Fashion Designers

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What do they do?

Design clothing and accessories. Create original designs or adapt fashion trends.

Also known as:

Apparel Fashion Designer, Clothing Designer, Costume Designer, Dance Costume Designer, Designer, Fashion Designer, Historic Clothing and Costume Maker, Latex Fashions Designer, Product Developer, Shoe Designer, Sweater Designer

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Projected Growth Rate

Employment of Fashion Designers is projected to show little or no change from 2018 to 2028.

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Projected Employment

No Data Available

Projected Employment Rankings For All United States:

  • 1.6%

    Percent Change

    Select a state to see its job growth rate ranking
  • 2,600

    Annual Projected Job Openings

    Select a state to see its net job growth ranking

Select Type of Degree:

Typical College Majors

Majors that prepare Fashion Designers:

Indicates your preferred majors

★ Number of granted degrees for degree type, Bachelors degree, is listed after the major.

Education Level

  • Doctorate or Professional Degree (0.6%)
  • Master's degree (7.2%)
  • Bachelor's degree (48.7%)
  • Associate's degree (16.7%)
  • Some college, no degree (12.9%)
  • High school diploma equivalent (9.5%)
  • Less than high school diploma (4.3%)

Percent of workers in this field

Colleges that Prepare

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Skills

People in this career often have these skills:

  • Active Listening - Giving full attention to what other people are saying, taking time to understand the points being made, asking questions as appropriate, and not interrupting at inappropriate times.
  • Critical Thinking - Using logic and reasoning to identify the strengths and weaknesses of alternative solutions, conclusions or approaches to problems.
  • Speaking - Talking to others to convey information effectively.
  • Active Learning - Understanding the implications of new information for both current and future problem-solving and decision-making.
  • Social Perceptiveness - Being aware of others' reactions and understanding why they react as they do.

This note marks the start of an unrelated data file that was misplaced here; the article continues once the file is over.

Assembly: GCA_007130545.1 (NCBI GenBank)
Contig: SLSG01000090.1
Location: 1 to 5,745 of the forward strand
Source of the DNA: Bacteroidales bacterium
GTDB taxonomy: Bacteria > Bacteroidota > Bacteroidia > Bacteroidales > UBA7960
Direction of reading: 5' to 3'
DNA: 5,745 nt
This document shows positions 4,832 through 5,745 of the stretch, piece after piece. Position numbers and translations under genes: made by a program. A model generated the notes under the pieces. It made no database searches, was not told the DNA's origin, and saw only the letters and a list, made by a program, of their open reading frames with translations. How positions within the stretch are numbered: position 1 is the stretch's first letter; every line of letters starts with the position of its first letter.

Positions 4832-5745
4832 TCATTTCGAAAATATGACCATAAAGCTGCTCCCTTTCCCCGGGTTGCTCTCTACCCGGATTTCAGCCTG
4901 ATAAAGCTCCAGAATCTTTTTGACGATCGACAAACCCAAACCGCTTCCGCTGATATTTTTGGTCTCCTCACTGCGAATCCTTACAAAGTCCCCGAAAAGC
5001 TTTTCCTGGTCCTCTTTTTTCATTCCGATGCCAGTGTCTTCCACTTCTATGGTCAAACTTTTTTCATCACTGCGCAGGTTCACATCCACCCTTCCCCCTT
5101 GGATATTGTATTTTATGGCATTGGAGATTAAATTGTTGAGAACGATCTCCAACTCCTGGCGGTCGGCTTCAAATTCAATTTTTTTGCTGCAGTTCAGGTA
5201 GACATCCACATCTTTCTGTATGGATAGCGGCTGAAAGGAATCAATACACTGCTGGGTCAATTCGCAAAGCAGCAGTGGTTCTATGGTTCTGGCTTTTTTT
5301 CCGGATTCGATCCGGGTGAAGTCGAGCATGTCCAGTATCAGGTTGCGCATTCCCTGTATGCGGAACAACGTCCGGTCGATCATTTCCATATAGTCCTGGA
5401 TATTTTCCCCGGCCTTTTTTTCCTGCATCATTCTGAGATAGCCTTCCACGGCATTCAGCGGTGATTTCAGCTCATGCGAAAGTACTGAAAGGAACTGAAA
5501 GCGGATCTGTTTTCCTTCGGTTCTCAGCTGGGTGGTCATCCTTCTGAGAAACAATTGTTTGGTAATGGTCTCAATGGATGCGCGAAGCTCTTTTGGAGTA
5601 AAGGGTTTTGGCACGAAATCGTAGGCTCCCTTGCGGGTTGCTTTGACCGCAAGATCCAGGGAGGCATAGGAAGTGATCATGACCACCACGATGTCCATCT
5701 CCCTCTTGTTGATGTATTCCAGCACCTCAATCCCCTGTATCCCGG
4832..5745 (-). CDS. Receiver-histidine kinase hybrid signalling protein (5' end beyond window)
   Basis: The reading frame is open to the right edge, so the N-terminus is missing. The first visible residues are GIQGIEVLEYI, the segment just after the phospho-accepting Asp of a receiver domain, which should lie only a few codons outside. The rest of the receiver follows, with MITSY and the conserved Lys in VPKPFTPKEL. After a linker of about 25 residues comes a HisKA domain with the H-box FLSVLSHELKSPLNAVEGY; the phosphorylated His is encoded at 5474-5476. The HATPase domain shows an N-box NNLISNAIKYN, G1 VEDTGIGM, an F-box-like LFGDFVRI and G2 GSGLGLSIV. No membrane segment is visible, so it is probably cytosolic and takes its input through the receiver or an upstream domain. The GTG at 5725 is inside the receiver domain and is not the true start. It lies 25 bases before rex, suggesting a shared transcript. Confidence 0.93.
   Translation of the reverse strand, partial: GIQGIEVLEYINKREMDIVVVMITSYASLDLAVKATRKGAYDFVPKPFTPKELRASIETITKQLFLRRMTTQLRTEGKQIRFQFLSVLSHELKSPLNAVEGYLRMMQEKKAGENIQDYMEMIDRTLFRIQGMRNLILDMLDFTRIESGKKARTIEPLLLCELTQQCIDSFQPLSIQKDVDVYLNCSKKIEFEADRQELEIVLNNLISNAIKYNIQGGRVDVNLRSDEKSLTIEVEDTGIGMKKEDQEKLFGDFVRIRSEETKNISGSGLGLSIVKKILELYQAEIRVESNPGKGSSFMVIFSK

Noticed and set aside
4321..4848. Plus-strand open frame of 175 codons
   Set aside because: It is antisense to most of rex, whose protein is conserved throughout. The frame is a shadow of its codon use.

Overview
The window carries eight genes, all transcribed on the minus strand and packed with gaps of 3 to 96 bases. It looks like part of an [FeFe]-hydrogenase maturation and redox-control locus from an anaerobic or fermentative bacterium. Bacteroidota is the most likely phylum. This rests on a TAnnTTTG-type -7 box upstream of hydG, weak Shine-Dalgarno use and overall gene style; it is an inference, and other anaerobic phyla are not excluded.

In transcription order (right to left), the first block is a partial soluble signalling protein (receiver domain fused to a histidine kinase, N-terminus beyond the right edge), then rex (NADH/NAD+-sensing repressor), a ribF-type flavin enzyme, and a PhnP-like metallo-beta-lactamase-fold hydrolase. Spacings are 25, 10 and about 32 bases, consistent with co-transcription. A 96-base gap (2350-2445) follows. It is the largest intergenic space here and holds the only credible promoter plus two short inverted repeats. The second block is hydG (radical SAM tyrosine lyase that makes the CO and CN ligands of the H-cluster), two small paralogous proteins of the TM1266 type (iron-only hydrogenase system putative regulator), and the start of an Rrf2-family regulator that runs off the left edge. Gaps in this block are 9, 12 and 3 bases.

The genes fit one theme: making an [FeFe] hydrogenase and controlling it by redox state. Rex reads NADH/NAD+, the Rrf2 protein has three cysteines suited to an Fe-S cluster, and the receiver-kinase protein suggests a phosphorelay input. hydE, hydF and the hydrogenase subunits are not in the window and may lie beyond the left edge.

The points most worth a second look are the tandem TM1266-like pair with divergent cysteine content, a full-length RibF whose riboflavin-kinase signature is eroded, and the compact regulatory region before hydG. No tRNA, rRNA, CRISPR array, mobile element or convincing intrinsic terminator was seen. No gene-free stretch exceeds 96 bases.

• Coordination - Adjusting actions in relation to others' actions.
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Knowledge

People in this career often know a lot about:

  • Design - Knowledge of design techniques, tools, and principles involved in production of precision technical plans, blueprints, drawings, and models.
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Abilities

People in this career often have talent in:

  • Oral Expression - The ability to communicate information and ideas in speaking so others will understand.
  • Oral Comprehension - The ability to listen to and understand information and ideas presented through spoken words and sentences.
  • Originality - The ability to come up with unusual or clever ideas about a given topic or situation, or to develop creative ways to solve a problem.
  • Written Comprehension - The ability to read and understand information and ideas presented in writing.
  • Fluency of Ideas - The ability to come up with a number of ideas about a topic (the number of ideas is important, not their quality, correctness, or creativity).
  • Deductive Reasoning - The ability to apply general rules to specific problems to produce answers that make sense.
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Activities: what you might do in a day

People in this career often do these activities:

  • Coordinate design activities.
  • Develop artistic or design concepts for decoration, exhibition, or commercial purposes.
  • Draw detailed or technical illustrations.
  • Write informational material.
  • Collaborate with others to develop or refine designs.
  • Conduct market research.
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This page includes data from:

O*NET OnLine Career data: O*NET 25.1 Database by the U.S. Department of Labor, Employment and Training Administration (“USDOL/ETA”). Used under the CC BY 4.0 license. O*NET® is a trademark of USDOL/ETA

Occupation statistics: USDOL U.S. Bureau of Labor Statistics Occupational Employment Statistics

careeronestop logo Videos: CareerOneStop, USDOL/ETA and the Minnesota Department of Employment & Economic Development

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